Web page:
The onsite price of good-quality cork is €40 per 15kg batch (€2,700/tonne). The bark is stored locally before it is transported to the cork manufacturing factories.
Vitor has a staff of 10 who harvest the bark from mid-May to August. It is just one operation that sustains the community throughout the year in the Romeu area.
In addition to cork harvesting, the area also includes wine, nut and olive farming.
Shift to non-wood
There is a distinct impression that forest use is shifting from wood to non-wood products and services in Portugal, which is accelerated by global warming.
In a country experiencing water shortages, the afforestation of the highly productive but water-demanding eucalyptus is being restricted in some regions.
Next week: pine and oak in forest, former farmland and cooperage.
The North East Forestry Group (NEFG) will host a number of Knowledge Transfer Group (KTG) events focusing on group certification in January.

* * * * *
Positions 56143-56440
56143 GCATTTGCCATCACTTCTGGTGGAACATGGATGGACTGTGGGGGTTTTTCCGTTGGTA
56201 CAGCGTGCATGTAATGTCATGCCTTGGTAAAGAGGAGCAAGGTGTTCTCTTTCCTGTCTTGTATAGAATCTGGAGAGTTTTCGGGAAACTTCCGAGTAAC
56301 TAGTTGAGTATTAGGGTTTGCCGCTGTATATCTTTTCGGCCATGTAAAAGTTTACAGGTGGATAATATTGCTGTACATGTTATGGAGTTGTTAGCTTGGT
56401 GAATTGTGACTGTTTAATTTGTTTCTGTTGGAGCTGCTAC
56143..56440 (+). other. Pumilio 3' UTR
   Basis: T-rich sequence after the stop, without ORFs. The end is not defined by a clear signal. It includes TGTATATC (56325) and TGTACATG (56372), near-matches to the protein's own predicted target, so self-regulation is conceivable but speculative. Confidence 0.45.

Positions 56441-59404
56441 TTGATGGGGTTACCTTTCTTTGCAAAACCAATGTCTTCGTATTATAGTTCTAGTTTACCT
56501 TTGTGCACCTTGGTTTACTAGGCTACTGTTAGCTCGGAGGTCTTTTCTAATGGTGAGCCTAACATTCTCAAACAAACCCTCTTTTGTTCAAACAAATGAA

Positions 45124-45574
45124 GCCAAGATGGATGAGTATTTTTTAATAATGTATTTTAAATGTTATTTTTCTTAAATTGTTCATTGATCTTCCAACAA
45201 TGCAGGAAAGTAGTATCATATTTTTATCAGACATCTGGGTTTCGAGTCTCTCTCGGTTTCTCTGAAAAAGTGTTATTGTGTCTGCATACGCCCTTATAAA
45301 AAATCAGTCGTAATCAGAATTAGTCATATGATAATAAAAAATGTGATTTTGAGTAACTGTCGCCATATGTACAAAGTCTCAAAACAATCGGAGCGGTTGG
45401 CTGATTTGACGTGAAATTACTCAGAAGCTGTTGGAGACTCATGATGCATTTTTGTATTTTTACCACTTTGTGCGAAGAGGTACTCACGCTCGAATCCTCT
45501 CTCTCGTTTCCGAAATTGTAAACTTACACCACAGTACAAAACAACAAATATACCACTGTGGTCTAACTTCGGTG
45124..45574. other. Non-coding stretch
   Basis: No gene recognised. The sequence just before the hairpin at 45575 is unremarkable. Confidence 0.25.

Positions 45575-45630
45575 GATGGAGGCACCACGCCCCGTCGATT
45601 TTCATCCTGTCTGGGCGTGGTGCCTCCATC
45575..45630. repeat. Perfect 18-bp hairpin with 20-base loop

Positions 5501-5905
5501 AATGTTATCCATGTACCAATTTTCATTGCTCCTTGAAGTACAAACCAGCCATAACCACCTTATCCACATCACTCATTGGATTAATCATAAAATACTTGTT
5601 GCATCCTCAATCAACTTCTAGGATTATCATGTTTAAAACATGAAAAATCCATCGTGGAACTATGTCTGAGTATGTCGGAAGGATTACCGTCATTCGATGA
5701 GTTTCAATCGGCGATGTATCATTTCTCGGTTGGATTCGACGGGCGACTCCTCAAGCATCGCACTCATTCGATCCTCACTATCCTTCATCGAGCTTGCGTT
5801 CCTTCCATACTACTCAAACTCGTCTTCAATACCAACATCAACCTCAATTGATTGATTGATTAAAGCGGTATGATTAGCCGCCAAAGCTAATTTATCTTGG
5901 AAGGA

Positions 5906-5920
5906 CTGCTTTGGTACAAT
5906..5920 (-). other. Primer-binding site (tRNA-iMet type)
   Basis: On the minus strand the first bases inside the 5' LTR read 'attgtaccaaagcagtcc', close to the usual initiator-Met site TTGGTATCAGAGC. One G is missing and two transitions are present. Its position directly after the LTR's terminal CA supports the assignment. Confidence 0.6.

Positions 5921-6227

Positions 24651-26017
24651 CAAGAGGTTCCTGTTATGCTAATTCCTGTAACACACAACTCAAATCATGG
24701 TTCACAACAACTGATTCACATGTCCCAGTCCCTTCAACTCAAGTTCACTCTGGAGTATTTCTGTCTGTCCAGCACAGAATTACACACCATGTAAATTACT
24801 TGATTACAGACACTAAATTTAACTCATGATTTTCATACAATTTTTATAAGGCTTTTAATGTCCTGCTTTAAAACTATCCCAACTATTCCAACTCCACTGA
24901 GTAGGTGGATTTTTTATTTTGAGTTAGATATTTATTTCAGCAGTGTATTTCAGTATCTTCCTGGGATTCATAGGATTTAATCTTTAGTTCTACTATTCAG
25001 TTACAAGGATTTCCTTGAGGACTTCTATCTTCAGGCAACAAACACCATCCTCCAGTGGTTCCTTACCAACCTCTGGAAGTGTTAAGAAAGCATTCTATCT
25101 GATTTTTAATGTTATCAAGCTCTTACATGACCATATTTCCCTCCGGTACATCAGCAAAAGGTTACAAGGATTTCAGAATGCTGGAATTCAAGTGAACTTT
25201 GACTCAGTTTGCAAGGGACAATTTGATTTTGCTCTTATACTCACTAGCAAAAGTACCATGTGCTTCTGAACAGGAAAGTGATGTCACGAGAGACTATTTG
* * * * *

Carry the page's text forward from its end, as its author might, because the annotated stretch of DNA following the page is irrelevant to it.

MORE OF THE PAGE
“These events will help participants to get the best return from their forests,” said Derek McCabe, chair NEFG.
“The programme is funded by the Department of Agriculture, Food and the Marine, and is open to forest owners in Counties Cavan, Louth, Meath and Monaghan,” he explained.
“Not only will good forest management practices be highlighted, but the processes involved in achieving forest certification will also be outlined.”
Forest certification is provided to forest owners who can prove to an independent certification body that their forests are managed according to the principles of sustainable forest management (SFM).
Participants will be paid €70 for each of the seven events attended.
The KTG is open to forest owners who have not taken part in courses in the previous three years. “The good news is that the NEFG is opening the KTG programme to both existing and prospective new members on a first come, first served basis,” said McCabe.
Participants are advised to book early, as registration will close as soon as the programme is fully subscribed.